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Bundle Vibration and Oscillation Control


Bundle conductor lines vibrate due to aeolian vibration when light steady winds blow across the conductors. When the bundle is separated by rigid, hinged or flexible spacers the aeolian motions can require added damping to avoid fatigue damage, and so Stockbridge dampers are often attached at the span end points. Alternatively spacer-dampers, which include elastomeric damping elements at the hinge points, are used to suppress this aeolian vibration.

An example of a spacer damper on a 500 kV quad bundle line is shown on the left above.

When the winds are moderate to high, and steady, a more violent oscillation mode can occur. This is wake induced oscillation and can take one of several forms. At the right is a drawing of the subspan mode of wake induced oscillation, which is the form of motion most commonly causing conductor damage in bundle conductors.

In this type of motion the individual subconductors oscillate in synchronism in balanced elliptical orbits, with the motion amplitude approaching half the subconductor spacing. Clashing of subconductors can occur under some conditions. The effect is greatest with long subspans, and can be controlled by use of unequal subspans limited to a maximum length according to the prevailing wind intensity and turbulence.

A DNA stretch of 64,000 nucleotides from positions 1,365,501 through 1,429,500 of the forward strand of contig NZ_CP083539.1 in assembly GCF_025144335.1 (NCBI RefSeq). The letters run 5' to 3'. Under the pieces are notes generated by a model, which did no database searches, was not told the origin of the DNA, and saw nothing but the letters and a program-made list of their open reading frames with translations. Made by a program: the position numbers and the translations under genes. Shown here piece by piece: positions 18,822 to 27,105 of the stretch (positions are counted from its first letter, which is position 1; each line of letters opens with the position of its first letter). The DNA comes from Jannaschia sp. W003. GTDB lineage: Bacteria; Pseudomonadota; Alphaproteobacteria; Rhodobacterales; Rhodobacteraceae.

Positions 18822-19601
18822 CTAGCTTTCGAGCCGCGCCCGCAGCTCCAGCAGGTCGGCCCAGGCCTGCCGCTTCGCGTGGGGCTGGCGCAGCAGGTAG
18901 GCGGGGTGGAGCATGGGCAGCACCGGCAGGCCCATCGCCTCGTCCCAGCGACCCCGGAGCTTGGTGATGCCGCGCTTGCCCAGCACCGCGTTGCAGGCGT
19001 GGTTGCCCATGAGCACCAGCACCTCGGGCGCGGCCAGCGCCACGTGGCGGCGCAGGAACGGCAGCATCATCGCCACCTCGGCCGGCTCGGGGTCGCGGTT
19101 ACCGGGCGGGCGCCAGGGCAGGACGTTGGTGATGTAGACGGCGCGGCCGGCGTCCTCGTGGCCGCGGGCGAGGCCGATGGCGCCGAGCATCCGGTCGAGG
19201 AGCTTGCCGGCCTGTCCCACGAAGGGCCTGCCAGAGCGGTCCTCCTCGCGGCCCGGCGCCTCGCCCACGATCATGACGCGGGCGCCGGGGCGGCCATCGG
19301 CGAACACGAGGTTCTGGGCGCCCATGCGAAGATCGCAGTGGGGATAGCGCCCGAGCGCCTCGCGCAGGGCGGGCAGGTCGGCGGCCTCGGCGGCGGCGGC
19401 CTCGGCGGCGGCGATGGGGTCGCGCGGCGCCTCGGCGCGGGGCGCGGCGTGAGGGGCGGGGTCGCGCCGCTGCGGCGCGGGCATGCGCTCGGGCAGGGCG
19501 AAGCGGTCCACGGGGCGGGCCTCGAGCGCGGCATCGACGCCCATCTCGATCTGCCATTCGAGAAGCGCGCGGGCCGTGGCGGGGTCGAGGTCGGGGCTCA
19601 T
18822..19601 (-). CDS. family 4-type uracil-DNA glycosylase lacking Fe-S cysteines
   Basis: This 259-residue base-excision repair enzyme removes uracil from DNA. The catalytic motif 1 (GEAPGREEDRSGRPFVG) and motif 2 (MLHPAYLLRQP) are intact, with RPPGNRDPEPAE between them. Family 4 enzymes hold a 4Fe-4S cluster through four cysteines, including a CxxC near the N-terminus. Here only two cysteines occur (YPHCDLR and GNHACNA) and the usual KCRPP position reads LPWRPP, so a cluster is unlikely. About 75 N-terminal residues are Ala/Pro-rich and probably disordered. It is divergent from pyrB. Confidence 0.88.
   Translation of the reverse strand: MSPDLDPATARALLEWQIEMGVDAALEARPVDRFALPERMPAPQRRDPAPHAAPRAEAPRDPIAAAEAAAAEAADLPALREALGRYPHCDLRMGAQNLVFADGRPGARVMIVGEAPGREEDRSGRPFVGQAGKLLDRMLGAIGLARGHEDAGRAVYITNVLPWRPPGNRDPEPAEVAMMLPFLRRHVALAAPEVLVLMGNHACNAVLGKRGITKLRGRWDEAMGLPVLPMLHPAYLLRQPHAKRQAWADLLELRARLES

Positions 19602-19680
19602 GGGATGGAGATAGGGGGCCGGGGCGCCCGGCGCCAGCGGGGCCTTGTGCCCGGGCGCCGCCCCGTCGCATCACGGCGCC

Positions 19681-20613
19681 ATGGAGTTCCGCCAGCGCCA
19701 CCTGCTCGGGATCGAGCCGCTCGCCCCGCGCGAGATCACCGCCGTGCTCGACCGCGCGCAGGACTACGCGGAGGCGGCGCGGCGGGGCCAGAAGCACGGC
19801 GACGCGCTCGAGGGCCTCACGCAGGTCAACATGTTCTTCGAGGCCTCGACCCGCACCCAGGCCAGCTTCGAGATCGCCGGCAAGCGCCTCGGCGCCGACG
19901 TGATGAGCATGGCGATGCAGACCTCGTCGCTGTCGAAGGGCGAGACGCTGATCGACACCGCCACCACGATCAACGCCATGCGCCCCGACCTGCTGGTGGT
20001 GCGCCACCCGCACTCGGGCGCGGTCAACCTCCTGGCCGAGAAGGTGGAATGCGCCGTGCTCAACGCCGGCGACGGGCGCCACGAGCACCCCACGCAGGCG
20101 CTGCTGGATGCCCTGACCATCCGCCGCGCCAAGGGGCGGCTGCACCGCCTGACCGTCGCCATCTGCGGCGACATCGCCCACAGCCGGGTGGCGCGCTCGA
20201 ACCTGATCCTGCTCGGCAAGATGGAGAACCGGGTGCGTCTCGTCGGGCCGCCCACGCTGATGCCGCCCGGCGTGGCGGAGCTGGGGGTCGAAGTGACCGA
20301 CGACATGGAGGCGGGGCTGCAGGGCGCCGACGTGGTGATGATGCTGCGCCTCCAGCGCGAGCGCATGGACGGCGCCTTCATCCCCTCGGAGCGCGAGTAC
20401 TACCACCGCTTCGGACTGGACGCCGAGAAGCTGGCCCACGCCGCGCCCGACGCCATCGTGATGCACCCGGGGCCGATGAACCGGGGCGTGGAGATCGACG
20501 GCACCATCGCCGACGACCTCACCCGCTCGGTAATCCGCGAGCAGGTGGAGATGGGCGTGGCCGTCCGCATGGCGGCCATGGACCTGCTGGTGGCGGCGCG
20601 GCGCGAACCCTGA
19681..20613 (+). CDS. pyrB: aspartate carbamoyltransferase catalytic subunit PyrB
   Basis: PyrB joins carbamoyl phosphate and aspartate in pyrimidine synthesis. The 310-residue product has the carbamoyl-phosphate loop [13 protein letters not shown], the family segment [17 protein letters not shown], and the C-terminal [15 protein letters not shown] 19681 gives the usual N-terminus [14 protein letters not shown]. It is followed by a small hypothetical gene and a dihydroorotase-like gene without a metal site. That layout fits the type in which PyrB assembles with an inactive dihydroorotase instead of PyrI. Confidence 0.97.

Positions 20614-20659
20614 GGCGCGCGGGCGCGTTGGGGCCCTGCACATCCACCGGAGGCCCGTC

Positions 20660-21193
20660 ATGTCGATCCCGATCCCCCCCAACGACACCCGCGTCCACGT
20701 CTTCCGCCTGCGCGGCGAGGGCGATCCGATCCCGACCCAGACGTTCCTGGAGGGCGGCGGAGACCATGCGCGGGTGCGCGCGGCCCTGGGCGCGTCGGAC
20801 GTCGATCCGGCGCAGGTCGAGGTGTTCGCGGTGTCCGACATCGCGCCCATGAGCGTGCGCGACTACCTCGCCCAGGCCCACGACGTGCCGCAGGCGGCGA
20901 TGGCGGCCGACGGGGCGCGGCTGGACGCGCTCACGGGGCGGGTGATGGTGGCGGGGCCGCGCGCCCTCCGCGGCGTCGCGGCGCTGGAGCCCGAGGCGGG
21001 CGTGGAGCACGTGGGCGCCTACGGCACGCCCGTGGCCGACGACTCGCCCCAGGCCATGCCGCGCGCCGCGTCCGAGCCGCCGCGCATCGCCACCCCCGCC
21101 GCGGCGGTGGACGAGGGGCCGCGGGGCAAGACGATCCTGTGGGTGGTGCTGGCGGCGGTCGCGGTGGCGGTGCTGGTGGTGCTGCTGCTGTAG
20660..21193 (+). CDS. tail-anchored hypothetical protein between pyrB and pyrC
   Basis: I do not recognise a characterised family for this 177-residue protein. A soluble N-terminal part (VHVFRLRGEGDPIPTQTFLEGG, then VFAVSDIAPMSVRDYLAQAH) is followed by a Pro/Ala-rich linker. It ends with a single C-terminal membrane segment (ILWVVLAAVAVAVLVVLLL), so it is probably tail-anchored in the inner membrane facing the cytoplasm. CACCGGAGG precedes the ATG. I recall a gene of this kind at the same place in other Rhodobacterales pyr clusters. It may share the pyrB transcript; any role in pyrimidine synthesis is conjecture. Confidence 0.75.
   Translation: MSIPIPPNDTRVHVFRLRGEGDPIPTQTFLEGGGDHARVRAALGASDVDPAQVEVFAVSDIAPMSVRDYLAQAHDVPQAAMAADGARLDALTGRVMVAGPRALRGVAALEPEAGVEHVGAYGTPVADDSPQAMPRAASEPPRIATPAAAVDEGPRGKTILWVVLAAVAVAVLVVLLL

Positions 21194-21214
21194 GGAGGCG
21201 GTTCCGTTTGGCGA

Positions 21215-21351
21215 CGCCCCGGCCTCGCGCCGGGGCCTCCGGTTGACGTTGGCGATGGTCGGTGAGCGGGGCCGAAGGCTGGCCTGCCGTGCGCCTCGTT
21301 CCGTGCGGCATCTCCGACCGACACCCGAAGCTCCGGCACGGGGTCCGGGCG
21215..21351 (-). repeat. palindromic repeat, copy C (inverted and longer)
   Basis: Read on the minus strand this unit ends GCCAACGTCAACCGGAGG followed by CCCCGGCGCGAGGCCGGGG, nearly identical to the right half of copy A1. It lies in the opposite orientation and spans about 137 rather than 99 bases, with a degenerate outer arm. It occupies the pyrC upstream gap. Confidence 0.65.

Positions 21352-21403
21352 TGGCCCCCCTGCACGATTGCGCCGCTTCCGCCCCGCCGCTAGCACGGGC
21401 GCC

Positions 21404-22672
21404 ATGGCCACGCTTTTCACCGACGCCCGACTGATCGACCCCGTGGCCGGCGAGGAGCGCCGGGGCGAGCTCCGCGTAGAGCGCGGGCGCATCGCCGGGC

The subspan mode of wake induced oscillation causes high bending stresses at the spacer or spacer-damper clamps. If the clamps do not retain sufficient slip strength throughout the life of the line, these high stresses can lead to loosening of the grip on the conductor, wear of the outer strands and even to complete failure. The photo at the left shows a spacer-damper clamp where wear of the outer strands has occurred due to reduced clamp grip strength.

If you have concerns regarding wake induced oscillation on your bundle conductors, let us help you assess the situation and offer a spacer or spacer-damper design to suit your line. Just send us an E-mail and we will contact you promptly to discuss your problem.

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Updated January 20, 2010